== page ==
Hong Kong’s likely leader pledges to “solidify” its international role – Metro US

Hong Kong’s likely leader pledges to “solidify” its international role

John Lee introduces his election manifesto ahead of the chief executive
John Lee introduces his election manifesto ahead of the chief executive election in Hong Kong

HONG KONG (Reuters) -Hong Kong’s sole candidate to become its next leader mapped out his policy platform on Friday, saying his focus will be on enhancing the city’s governance, increasing the housing supply and maintaining its international status.

John Lee, 64, a former deputy head of police, is expected to be appointed Hong Kong’s chief executive in a selection process on May 8, with the backing of Beijing.

“We are the access to the mainland market. These are the strengths that will not be replaced by any cities in China or any countries in the world,” Lee told reporters after the launch of his manifesto entitled “Starting a new chapter for Hong Kong together”.

Lee is due to take over as the former British colony’s chief executive on July 1, replacing Carrie Lam who is stepping down at the end of her first term. Critics have blamed Lam for mishandling crises including anti-government protests in 2019 and COVID-19.

Lee will take over the Chinese-ruled city amid growing concern in the financial community that its role as an international hub of commerce could be at risk.

The questions have been raised partly because of extended COVID lockdowns but also because of a 2020 national security law that critics, including Western governments, say authorities have used to clamp down on opposition democrats, the media and free speech.

Hong Kong and Chinese officials argue that the law has restored stability to Hong Kong and will safeguard its economic success.

Lee did not refer to the controversy over the law in his manifesto but said he would seek to preserve Hong Kong’s “global inter-connectivity” and “solidify its position as a leading international city”.

Lee and several other officials were sanctioned by the United States in 2020 over what it said was their role in curbing the city’s freedoms under the China-imposed national security law.


Speaking to supporters as he presented his manifesto, Lee said Hong Kong would develop a new metropolis area in its north on the border with mainland China and turn it into a new growth engine.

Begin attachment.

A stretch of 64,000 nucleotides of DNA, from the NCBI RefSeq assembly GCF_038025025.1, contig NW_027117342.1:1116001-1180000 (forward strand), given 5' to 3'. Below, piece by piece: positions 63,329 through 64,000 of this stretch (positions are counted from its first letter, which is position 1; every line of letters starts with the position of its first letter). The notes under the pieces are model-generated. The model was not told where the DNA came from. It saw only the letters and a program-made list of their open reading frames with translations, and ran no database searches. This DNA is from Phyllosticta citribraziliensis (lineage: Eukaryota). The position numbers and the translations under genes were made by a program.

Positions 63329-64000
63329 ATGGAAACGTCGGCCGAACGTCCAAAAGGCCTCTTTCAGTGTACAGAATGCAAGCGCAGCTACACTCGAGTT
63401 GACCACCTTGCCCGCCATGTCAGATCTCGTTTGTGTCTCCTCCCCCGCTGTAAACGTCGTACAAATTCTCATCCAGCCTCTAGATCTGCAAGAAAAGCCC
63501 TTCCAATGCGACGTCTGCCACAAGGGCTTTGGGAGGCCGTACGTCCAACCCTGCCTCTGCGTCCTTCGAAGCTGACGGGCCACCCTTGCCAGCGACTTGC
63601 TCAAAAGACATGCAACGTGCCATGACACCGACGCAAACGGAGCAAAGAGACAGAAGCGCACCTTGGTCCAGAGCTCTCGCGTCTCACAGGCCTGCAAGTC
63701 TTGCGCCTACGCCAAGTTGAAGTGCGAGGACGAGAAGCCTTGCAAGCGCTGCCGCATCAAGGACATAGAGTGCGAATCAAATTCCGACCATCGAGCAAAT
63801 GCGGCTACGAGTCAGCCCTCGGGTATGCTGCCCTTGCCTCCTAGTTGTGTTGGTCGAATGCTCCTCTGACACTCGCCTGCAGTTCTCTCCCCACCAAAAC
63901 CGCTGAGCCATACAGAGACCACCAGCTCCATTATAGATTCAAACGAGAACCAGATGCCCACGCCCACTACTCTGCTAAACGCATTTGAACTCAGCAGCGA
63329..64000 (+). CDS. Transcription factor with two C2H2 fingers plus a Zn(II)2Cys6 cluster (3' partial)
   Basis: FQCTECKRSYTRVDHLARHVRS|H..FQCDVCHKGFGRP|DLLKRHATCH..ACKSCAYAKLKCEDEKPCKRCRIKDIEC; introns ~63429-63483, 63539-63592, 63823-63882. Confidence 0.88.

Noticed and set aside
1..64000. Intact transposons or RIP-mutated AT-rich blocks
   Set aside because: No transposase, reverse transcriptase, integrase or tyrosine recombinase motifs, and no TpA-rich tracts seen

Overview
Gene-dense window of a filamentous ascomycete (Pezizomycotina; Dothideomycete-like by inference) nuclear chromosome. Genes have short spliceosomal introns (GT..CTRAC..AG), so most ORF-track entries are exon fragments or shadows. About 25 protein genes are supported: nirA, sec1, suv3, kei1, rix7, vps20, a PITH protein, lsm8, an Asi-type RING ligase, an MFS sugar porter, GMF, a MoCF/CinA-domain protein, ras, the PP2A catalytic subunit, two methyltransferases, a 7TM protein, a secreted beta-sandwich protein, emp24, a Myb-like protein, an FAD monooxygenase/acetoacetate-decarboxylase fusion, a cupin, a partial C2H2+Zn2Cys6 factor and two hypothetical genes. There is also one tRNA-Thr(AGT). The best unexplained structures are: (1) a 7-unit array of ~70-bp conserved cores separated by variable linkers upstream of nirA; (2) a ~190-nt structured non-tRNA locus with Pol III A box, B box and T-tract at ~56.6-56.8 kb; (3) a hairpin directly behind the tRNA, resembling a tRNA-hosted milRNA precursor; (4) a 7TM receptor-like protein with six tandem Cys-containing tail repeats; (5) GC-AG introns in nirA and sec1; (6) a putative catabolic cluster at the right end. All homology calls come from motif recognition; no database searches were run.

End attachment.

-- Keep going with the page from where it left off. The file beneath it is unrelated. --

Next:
“It is an important element for our integration with the GBA and mainland China,” he said, referring to the Greater Bay Area, a Chinese government plan to link commercial centres around the mouth of the Pearl river.

“Through the ‘Northern Metropolis’ we will have many development opportunities with Shenzhen to complement with each other,” he said, referring to the neighbouring Chinese city.

Lee said the new development would also help address the perennial problem of affordable housing, and the government would streamline procedures to build more housing more efficiently.

“Housing is the key to solve different issues,” including poverty and youth development, he said.

Providing affordable housing has been a priority for all of Hong Kong’s leaders since the city returned to Chinese rule in 1997 but despite their efforts, many people still live in cramped spaces such as “cage homes” and sub-divided flats in one of the world’s most expensive property markets.

Beijing identified housing woes as a major factor behind discontent, especially among the city’s youth, that led to the pro-democracy, anti-government protests in 2019.

Lee also said he would restructure the Hong Kong administration to enhance its governance capability and strengthen its policy research, without giving specifics.

On the vexed question of security, Lee said in his manifesto he would lay the foundation for stability by enacting more security laws and conducting thorough security risk assessments in areas including finance and infrastructure.

No other serious contenders have come forward for the job of city leader, unlike on previous occasions since Hong Kong returned to China under a “one country, two systems” formula aimed at preserving its freedoms.

(Editing by Robert Birsel)